Imagine you’re a student sitting in a classroom. The teacher turns to the class and says, “I’m sure I don’t need to tell you what kind of questions will appear on the final examination tomorrow. Of course you all have a very good idea of what to expect.” But you realize, with horror, that you haven’t any idea what to expect on the exam, and as you glance around at the faces of your fellow students, it’s obvious that they don’t know what to expect either. But each student is hoping that someone else will be the one to get the teacher’s attention and betray his or her ignorance in front of the whole class.
Something similar may be happening in our Gospel today. The apostles are gathered around Jesus. He is in the midst of his farewell discourse. It had to be evident to the apostles that these solemn words of their master’s were profoundly important: a kind of summation of all that he had taught and of everything they had experienced together. They must have been hanging on his every word.
Then Jesus said, “I am going to prepare a place for you, and then I will come back and take you with me, that where I am you also may be.” All right, that’s clear enough so far. But then Jesus adds, “You know the way that leads where I go.” But wait a minute. They don’t know the way that leads where he is going. They don’t understand. And if Jesus is about to leave, under the assumption that they all know how to follow, everything might well end in disaster. For the sake of the whole group, somebody’s clearly going to have to admit that he doesn’t understand.
Who will it be? Good old honest, forthright Thomas. He admits, “We do not know where you are going. How can we know the way?” And Jesus answers, “I am the way, and the truth, and the life; no one comes to the Father except through me.” We can readily understand the confusion of Thomas and the others. First Jesus seems to say that he has shown them the way to the Father, then he says that he is the way.
The ambiguity in Jesus’ words remains after two millennia of Christian contemplation, and reflects two Christian understandings of how we should approach the Father through Jesus. On one hand, Jesus has shown us the way to God, by example. The Gospels reveal to us how Jesus responded to God. We pattern our relationship with God on his. Jesus teaches us that our Creator is a loving Father. The Son of God teaches us that we are all God’s children. Jesus shows us how to love, how to serve, how to trust, and how to obey. He teaches us how to pray to the Father. If we take up our cross and follow the trail he has blazed to God, his destiny will be our own. His victory will be ours.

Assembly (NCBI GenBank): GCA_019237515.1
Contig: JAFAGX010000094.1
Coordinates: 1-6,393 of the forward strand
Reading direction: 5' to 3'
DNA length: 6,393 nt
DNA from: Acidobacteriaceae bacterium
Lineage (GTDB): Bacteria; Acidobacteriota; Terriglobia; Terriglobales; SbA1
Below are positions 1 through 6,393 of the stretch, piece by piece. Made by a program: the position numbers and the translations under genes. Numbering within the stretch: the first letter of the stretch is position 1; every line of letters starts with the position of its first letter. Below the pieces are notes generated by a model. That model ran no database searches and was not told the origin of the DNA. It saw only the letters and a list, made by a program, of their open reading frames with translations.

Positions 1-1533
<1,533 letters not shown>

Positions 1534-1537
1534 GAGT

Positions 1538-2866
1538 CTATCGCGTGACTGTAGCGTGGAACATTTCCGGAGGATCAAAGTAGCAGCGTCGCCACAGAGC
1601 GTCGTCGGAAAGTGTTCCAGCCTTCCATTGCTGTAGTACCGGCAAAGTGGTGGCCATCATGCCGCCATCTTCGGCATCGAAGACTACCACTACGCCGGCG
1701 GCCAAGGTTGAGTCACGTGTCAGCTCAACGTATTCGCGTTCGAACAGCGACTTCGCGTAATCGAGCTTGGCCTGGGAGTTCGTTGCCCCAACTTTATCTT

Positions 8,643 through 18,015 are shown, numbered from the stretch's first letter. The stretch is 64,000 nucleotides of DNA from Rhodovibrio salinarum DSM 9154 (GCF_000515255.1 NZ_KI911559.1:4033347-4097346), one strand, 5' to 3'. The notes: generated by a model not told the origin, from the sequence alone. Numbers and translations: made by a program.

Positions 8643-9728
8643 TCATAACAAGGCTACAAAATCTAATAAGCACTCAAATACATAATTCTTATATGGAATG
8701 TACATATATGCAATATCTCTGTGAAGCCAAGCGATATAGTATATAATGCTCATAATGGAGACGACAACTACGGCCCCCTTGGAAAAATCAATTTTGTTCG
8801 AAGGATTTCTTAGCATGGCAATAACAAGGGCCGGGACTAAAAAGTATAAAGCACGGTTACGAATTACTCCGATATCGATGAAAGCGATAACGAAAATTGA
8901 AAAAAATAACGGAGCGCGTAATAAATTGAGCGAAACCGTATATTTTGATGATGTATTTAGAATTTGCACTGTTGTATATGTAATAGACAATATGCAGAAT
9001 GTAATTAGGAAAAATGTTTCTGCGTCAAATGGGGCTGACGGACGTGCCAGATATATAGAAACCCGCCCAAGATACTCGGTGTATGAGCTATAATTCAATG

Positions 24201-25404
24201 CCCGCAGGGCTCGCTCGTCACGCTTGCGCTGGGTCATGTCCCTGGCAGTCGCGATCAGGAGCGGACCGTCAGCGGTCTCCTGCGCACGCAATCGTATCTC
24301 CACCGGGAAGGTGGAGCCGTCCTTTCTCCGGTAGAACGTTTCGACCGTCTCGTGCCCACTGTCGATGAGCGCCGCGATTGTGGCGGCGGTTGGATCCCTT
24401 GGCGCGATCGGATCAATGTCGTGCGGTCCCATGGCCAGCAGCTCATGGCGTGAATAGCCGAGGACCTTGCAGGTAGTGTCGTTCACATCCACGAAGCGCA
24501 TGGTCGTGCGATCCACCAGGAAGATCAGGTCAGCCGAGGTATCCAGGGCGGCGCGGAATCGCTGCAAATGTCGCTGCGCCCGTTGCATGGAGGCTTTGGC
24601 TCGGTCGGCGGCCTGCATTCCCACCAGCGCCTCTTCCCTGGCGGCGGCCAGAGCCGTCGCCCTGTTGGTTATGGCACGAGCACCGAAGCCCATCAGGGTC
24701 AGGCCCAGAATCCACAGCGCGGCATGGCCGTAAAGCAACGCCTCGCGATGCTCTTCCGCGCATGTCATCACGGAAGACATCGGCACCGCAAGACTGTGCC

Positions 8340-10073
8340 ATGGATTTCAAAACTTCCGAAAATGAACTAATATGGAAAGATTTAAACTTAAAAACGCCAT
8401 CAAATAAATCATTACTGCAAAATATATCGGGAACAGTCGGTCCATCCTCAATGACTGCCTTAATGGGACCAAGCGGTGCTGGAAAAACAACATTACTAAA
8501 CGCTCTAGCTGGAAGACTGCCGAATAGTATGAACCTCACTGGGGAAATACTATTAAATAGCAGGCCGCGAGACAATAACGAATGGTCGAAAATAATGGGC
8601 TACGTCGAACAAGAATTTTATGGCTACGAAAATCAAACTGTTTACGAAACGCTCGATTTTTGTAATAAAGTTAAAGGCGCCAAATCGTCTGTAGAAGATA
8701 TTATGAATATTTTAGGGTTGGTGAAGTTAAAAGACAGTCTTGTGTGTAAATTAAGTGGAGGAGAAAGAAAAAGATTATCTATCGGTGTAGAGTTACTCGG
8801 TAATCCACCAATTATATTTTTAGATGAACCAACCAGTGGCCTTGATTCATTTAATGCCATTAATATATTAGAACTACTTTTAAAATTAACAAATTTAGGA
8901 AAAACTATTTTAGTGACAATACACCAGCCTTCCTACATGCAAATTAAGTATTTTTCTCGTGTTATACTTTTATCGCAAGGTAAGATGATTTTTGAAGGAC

That is one strand of the tradition. The other is that we approach the Father through Jesus. Faith in God means faith in Jesus. Everything stems from our relationship with him. Jesus personally makes an offer of salvation to each one of us. Our destiny depends on our response to that offer.
In short, looking at it in terms of prayer, one aspect of the tradition instructs us to pray to Jesus, the other teaches us to pray to the Father in the way that Jesus did. And as is so often the case in Christian belief, both approaches to God are true.
So, whichever way we pray, we are following a great spiritual tradition. And, if in our own life of faith we have limited ourselves to just one of these approaches to the Father, a conscious effort to try the other might be profoundly enriching. Both are positive responses to our Savior’s words: “I am the way.”
Rev. Charles B. Gordon, C.S.C., is co-director of the Garaventa Center for Catholic Intellectual Life and American Culture at the University of Portland. He writes and records a regular blog called “Fractio Verbi.”